Handicapping will create teams of the same average fitness level meaning you can then have them all attempt the same workout.

Reps

This method is a team version of Rep Level Variations. This time when you split your campers into smaller groups, you are going to keep the fittest together, the least fittest together and the intermediates together.

Now assign each team an appropriate number of reps to do on each exercise. Again this should be worked out when you plan your session.

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I’ve found that clients love working with others around the same fitness level with them. This allows them to do this while being part of a larger group session of many different fitness levels.

How to assign clients their fitness level

Now that one can get everyone in their bootcamp class working at a challenging level, we need work out which client goes in which fitness level group.

There are three ways I like to do this.

Quick and dirty:

Split the group Run

I originally picked this tactic up from my friend Jess Griffin who runs a bootcamp in New Jersey (check out Beyond Burpees). It’s a great way to quickly sort your campers into groups of similar fitness levels.

Pick a landmark a few hundred metres away. Have your clients run there and back at their own pace.

As they return number them off one at a time depending on how many groups you want.

Example:

For two groups: 1, 2, 1, 2, 1, etc
For four groups: 1, 2, 3, 4, 1, 2, 3, etc

Use it for handicapped pairs

You can also use this method to quickly get the group into handicapped pairs. As the team runs back have them line up in the order they returned from the run in (fastest first, then second fastest, third and so on until the last person comes back).

Then have the two people from each end of the line pair up. Then the next two people. Then the next two and so on.

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Fitness testing:

The most accurate way to assign a fitness level to one of your clients is with regular fitness testing.

There are a few ways you could do this.

You may want to create levels of fitness that have set criteria. For example: You can’t become intermediate level until you can do 20 unbroken full range of motion push ups.

The other way is my preference. I prefer my fitness levels to be directly related to the people in my group. The advanced clients in my bootcamp are simply the fittest 5-10 clients in my group. The beginners are the least fit 5-10 and the intermediates are anyone who would find the beginner level to easy but the advanced level too challenging.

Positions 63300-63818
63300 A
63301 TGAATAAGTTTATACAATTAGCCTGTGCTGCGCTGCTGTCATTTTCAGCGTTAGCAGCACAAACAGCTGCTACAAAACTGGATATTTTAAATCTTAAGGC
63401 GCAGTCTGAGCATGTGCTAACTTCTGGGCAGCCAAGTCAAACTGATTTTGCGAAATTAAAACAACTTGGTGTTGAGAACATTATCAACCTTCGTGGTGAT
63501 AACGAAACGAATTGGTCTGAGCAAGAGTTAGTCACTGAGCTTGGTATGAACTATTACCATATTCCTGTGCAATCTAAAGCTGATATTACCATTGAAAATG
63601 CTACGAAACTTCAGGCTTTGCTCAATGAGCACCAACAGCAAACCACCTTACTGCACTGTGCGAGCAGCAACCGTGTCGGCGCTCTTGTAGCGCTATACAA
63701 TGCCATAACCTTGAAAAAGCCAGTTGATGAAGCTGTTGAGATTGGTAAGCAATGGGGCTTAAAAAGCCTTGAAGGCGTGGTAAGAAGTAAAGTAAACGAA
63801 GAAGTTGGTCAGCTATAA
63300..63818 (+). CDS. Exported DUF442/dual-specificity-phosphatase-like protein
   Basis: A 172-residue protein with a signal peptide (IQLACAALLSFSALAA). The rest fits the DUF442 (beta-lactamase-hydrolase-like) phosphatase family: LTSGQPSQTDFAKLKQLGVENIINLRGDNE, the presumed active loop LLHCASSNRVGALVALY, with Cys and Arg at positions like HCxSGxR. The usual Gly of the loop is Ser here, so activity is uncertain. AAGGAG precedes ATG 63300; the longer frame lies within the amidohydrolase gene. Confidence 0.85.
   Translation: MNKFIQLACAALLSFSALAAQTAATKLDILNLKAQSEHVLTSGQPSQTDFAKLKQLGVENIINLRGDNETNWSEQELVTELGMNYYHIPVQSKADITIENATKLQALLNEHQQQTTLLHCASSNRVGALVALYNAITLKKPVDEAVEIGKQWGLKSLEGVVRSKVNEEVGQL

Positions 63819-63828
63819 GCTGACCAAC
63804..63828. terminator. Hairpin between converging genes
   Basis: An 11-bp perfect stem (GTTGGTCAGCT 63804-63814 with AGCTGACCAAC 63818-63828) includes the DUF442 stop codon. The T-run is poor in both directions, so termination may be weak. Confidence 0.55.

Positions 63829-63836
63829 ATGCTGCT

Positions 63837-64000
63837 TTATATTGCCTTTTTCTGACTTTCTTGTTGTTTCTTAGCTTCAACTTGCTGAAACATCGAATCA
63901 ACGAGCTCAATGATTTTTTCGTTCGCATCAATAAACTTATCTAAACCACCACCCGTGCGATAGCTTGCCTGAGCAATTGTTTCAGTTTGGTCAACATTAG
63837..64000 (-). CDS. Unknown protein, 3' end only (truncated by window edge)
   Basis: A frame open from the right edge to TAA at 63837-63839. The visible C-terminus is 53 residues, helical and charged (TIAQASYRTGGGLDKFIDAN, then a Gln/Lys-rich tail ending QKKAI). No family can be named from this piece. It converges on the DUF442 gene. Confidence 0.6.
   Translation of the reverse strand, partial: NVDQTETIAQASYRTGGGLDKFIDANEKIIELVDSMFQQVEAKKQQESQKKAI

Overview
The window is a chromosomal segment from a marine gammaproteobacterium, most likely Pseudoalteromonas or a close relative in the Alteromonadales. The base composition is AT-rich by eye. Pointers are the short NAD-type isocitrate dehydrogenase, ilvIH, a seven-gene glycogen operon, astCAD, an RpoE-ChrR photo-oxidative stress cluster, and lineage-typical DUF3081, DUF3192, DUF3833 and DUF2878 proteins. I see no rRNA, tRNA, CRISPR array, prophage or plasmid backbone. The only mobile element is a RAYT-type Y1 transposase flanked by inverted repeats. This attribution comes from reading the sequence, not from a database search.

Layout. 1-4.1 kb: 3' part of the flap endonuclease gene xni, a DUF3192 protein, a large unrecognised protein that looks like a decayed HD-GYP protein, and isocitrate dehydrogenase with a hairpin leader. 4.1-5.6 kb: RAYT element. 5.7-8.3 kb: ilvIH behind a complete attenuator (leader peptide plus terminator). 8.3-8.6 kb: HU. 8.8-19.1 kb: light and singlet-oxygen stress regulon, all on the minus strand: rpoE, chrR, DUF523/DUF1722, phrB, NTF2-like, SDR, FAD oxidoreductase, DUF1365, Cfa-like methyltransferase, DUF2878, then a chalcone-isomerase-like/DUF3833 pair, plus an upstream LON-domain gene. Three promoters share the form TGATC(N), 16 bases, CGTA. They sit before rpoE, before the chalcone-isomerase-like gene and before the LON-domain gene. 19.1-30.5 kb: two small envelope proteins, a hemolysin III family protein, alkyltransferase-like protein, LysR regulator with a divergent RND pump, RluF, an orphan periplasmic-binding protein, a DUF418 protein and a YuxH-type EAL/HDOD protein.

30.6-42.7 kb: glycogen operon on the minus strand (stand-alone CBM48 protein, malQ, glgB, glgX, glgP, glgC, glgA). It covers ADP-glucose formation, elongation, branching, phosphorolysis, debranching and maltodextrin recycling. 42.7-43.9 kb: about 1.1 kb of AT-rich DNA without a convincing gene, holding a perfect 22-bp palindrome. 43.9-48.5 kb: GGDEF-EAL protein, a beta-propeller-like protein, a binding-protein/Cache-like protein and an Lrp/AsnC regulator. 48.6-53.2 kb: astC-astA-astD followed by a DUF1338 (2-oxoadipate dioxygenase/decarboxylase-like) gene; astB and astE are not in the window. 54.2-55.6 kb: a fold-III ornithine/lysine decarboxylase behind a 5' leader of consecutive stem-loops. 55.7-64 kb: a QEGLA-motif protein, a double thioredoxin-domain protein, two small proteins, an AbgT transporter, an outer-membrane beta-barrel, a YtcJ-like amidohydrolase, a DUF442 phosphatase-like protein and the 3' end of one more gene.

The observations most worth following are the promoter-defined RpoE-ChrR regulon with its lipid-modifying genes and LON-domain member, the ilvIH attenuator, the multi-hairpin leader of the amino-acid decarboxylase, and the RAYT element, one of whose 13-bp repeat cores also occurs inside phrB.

Simple.

Fitness testing allows you to regularly assess when someone is ready to bump up a level. It also gives you the big advantage of allowing you to test multiple areas of fitness.

The Split the Group Run method above is a quick way to sort clients but it only tests their aerobic fitness.

What if I put a great runner in an advanced team for a strength work out? What if that person can’t even do a push up on their toes? They are really going to struggle and they are going to hold that group back.

Fitness testing allows you to take all of these options into consideration.

Let them choose:

This is my favourite way of getting clients comfortable with challenging themselves.

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Write the sessions workout on a whiteboard along with the corresponding fitness level options and then let them choose for themselves. which option they will do today.

You might be concerned that everyone will pick the easy level. Surprisingly though, most clients will choose something challenging for themselves if you give them the choice.

And if you feel like a client has picked a level too easy or too hard, you can always tell them to change.

Bonus: The Lickety-Split

Use this method when you need to quickly split your group of bootcampers into two roughly even teams.

  1. Have clients pair up quickly with someone they like to train with.
  2. Have the pairs line up in two rows facing their partner. The whole group should be in two rows.
  3. Then get them to take two giant steps backwards.
  4. Have them look to their left and right, they are now standing with their new team. Their partner should be on the other team.

Why does this work?

Most people like to work with someone of a similar fitness level so when you send one partner to each team you are adding one person of a similar fitness level to each team.

Summary

Having a group with lots of different fitness levels doesn’t have to be difficult. Just make sure you plan out different options beforehand instead of trying to wing it on the day.

Here are links to some work outs that are designed for groups of different fitness levels:

  1. Team AMRAP Circuit
  2. Circle of Trust Bootcamp
  3. 10 to 2 to 10
  4. As Many As Possible
  5. Run Don’t Walk

Get the PDF

A downloadable PDF version of this is being added to the Bootcamp Trainers Toolkit. You get access to the Toolkit when you sign up to the Bootcamp Ideas mailing list. It’s free and it involves plenty of new workouts each week.

Sign up below to download your copy. Or if you are already on the email list, simply pop your email in again to get access to the download page.

planning for various fitness levels

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Kyle Wood created Bootcamp Ideas in 2010 when he was hunting around on the internet for workout ideas. He ran a successful bootcamp in Victoria, Australia and spends his spare time managing this site, adventuring (or lazying) with his wife and find new ways to make bootcamps even better.